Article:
I have to agree with what the Miami Herald's Dan Le Batard had to say in his latest article--where he argues the Miami Marlins are on a bold quest to prove baseball can truly work long-term in South Florida--but I'm not so certain I agree with his implied assessment the management is thinking so much about the Latin aspects of the contract they've offered to Albert Pujols.
Sure, there's no doubt that if their incredible nine-year offer is accepted by the St. Louis Cardinals superstar first baseman it would create a buzz in the area similar to the one seen when the Miami Heat enticed LeBron James to "take his talents to South Beach." However, I believe that same kind of sensationalism could be created by signing other players even if they don't end up landing Pujols, which is seeming more and more likely according to the latest reports.
Instead of Pujols, it's far more likely the Marlins will end up with some combination of New York Mets shortstop Jose Reyes, Chicago White Sox left-handed hurler Mark Buehrle, and Texas Rangers lefty C. J. Wilson (whom Miami wined and dined on Monday, Nov. 28 in an attempt to woo the restricted free agent hurler to South Florida), along with possibly rookie Cuban sensation Yoenis Cespedes.
That's not to say I've given up hope Pujols might not end up in one of the new Marlins uniforms (which I still believe are hideous-looking), because the fact Florida has no state income tax can definitely work in their favor in that regard, not to mention the Cardinals might not be willing to offer him nine years or more. That is yet to be sorted out. Nevertheless, whatever happens with Pujols, if the Marlins were successful in getting Reyes and either Buehrle or Wilson (or both), and could also sign Cespedes--combined with the talent they already have on the team--they could make some serious runs at World Series titles for the foreseeable future.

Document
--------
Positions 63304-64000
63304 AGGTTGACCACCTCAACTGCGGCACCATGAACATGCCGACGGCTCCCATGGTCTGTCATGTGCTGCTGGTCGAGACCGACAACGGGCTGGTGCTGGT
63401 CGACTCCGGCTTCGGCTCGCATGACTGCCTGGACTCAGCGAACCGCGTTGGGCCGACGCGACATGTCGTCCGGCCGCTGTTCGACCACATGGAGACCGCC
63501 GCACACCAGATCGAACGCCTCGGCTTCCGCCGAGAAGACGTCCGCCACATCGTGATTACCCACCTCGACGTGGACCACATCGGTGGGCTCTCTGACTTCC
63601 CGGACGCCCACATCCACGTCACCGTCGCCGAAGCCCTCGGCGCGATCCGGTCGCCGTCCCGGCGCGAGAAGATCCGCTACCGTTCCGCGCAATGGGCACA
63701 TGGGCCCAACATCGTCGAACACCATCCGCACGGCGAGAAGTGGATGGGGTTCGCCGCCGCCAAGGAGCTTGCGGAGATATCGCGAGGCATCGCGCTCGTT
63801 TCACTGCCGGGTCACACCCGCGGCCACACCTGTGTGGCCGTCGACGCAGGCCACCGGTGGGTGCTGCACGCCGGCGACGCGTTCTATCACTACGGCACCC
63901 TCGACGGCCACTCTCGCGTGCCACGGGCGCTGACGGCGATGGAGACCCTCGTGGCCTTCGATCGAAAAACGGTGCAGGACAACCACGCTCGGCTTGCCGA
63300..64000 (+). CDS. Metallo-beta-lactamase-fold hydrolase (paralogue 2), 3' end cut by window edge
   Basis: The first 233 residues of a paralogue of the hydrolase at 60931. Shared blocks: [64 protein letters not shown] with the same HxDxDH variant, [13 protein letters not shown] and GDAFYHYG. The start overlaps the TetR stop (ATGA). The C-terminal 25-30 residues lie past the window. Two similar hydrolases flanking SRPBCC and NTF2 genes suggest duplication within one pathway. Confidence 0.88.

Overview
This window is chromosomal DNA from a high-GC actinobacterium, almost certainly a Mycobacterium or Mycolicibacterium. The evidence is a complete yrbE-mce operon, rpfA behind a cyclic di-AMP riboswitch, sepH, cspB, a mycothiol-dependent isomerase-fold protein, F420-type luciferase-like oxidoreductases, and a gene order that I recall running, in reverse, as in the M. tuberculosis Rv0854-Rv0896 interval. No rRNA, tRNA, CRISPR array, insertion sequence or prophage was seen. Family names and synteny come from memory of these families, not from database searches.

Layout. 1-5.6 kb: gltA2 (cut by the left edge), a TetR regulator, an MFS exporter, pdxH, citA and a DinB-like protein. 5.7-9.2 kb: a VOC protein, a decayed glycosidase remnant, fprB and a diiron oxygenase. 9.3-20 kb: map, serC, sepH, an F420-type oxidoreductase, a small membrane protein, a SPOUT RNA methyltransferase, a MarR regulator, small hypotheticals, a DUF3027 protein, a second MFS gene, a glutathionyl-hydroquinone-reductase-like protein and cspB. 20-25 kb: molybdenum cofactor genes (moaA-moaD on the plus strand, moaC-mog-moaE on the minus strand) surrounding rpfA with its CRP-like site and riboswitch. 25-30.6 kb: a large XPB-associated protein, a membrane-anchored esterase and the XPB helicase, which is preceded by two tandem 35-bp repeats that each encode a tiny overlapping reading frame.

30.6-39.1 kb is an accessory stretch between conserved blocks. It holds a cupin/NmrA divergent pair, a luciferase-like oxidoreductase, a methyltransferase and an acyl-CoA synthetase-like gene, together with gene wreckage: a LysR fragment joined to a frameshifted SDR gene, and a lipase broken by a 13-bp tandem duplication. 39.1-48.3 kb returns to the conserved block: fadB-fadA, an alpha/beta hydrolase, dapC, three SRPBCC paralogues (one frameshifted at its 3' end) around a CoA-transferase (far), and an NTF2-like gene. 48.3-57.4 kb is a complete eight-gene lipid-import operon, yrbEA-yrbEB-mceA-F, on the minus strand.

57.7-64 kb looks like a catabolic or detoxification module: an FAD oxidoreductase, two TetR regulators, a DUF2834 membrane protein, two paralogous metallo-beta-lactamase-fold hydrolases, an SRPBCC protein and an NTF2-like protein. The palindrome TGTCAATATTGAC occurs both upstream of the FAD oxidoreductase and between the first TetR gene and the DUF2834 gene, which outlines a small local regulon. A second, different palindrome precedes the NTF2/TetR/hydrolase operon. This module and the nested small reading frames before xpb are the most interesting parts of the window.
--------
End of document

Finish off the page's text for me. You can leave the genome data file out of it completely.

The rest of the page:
That alone would create a market for baseball in South Florida that could go on to sustain itself forever. Latinos make up a significant percentage of the population in the Miami area, and if there's one thing you can be certain of it's that they love their beisbol. About the only thing that's prevented them from coming out in droves to the stadium in the past are three things: the unavailability of the ballpark when the Marlins made their home at Sun Life Stadium, the horrid weather that constantly made it an iffy proposition to even get in a game, and the lack of a winning product consistently being put on the field.
I believe those days are over, and I'm confident the Marlins will be a huge success over the next few decades. They will, in many respects--as Le Batard attests in his piece--build an international franchise that will be (as I myself have said before) a new Mecca of baseball in the South. Latin players have always loved playing for Miami, but in the future it's almost going to be the only place they'll want to play in my view.
Considering Hispanics are the largest growing segment of the population in the United States, having a team that is so enticing to players of that ethnic background is a winning formula for the Marlins franchise; both for garnering talent on the field and lucrative business deals off the field.
Some have criticized a number of the deals Miami owner Jeffrey Loria has been offering as of late--as well as the entire fact he's built a new ballpark--saying there's no way the Marlins will ever sustain any success in the area, especially because they're currently locked into a television-rights contract with Fox through the year 2020. However, what those doing that criticizing fail to realize--and it's rather ridiculous they can't see something so simple--is television-rights contracts can always be renegotiated even before they're up.
If the Marlins do well for two or three years--averaging something on the level of 30,000 a night in their new air-conditioned, retractable-roof ballpark (which, in my opinion, is a foregone conclusion)--they'll easily have the leverage to push Fox to make a new deal with them and up the revenue from that deal. Combined with other avenues Loria can pursue to gain more revenue, as well as the obvious revenue stream he now has with the ballpark, he could easily turn the Marlins into the New York Yankees of the south someday soon.
Miami has won two titles on the cheap, and there's no doubt in my mind that if it spend lots of money, it'll win even more. Fans around the country better get used to that possibility, because before you know it, I believe it's likely to be a reality.
A reality that could come true even if the Marlins don't sign Pujols.
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Read more by Daniel Barber aka Hotnuke at TFS Sports.
*Daniel Barber has rooted for all Miami teams since he was a child or since their inception having been born right above Miami.